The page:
There is also a great difference between Howard and Tolkien in what I will call the degree of "hero-centrism." Howard's works depend pretty much entirely upon the strong central character. There is no doubt about the "focal" character in a Robert E. Howard story. While Bilbo and Frodo are central, one could argue, in Tolkien's Middle Earth classics, there are important secondary characters in both The Hobbit and The Lord of the Rings— nay, in many cases with the interlaced plot of LotR, we could argue that the focal character or characters shift through almost the whole cast of a "focal fellowship." In some ways, Howard's "hero-centric" creations might stem from his relative isolation compared to the gregarious and highly stimulating academic and intellectual world of Tolkien. One might argue that Howard had his "Inklings" through "typewriter pal" correspondence with Lovecraft, Smith, and others. One might also argue that Howard saw himself as the central and heavily burdened "hero" of his own life-circumstance-imposed adventure.

Returning to Shadows as a controlling theme for this brief excursion in pondering, Tolkien's vision can be summed up in the fragment of Sam's song:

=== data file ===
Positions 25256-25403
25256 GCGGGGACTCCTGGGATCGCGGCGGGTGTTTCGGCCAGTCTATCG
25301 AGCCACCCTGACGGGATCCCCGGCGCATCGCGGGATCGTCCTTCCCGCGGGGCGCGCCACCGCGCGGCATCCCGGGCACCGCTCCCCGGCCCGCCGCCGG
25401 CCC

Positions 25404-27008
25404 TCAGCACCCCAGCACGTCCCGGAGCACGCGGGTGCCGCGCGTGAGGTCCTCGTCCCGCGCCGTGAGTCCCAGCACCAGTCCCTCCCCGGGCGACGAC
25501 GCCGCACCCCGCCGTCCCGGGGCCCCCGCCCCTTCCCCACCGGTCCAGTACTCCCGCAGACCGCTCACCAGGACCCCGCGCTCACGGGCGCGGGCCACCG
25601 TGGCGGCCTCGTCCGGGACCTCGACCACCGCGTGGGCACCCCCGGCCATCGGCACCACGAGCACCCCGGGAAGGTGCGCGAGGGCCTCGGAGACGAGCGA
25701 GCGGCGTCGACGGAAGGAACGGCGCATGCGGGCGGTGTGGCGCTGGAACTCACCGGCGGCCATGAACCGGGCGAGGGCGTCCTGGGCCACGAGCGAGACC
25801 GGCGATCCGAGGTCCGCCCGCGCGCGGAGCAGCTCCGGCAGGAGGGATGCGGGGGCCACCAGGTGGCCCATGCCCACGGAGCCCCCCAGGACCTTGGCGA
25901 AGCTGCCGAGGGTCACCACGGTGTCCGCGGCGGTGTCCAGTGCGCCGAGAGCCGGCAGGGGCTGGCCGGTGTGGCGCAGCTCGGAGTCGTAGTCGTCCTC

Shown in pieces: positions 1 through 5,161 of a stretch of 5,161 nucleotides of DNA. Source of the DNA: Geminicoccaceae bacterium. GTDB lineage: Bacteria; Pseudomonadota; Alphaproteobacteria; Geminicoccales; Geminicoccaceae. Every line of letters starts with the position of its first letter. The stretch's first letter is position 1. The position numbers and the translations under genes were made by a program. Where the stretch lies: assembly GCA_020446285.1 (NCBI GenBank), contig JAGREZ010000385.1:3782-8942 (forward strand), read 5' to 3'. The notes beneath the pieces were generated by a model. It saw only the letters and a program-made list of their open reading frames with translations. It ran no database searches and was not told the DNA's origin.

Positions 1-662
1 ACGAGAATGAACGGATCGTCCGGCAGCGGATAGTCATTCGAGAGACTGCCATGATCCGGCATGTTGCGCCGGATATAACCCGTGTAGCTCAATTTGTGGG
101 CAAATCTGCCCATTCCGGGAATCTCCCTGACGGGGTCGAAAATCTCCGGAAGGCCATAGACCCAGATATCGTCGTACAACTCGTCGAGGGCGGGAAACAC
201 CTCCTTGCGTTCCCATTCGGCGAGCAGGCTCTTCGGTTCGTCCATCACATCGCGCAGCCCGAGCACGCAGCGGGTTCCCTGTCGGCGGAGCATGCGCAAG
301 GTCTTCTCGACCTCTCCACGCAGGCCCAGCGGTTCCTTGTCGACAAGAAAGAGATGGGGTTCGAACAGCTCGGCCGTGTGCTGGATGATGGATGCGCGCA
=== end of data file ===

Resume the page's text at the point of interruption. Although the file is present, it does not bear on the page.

Above all shadows rides the Sun
And Stars for ever dwell:
I will not say the Day is done,
Nor bid the Stars farewell.

The hopefulness and positive vision expressed by Tolkien's symbolic character for the common man — JRRT's vision of the true hero being the "little" man who realizes through courage, hope and perseverance his own potential greatness and who can, especially in numbers and in fellowship, change the world — is Tolkien's own world view.

Robert Ervin Howard lived "beneath" the shadows and the clouds and storms of life. Seeing above those shadows was not ultimately possible for him — although there is abundant evidence in the poems and letters especially and in some of the fiction that he fully enjoyed the infrequent brief breaks in the clouds and the rays that poured forth enough to feed his exuberance and self-confidence and creative enthusiasm and voracious appetite for story and storytelling.

We might sum Howard up with a contrastive poetic passage thus:

Beneath all shadows moves the Man
And must forever dwell.
And—soon or late—his day is done:
And Sun and Stars — "Farewell."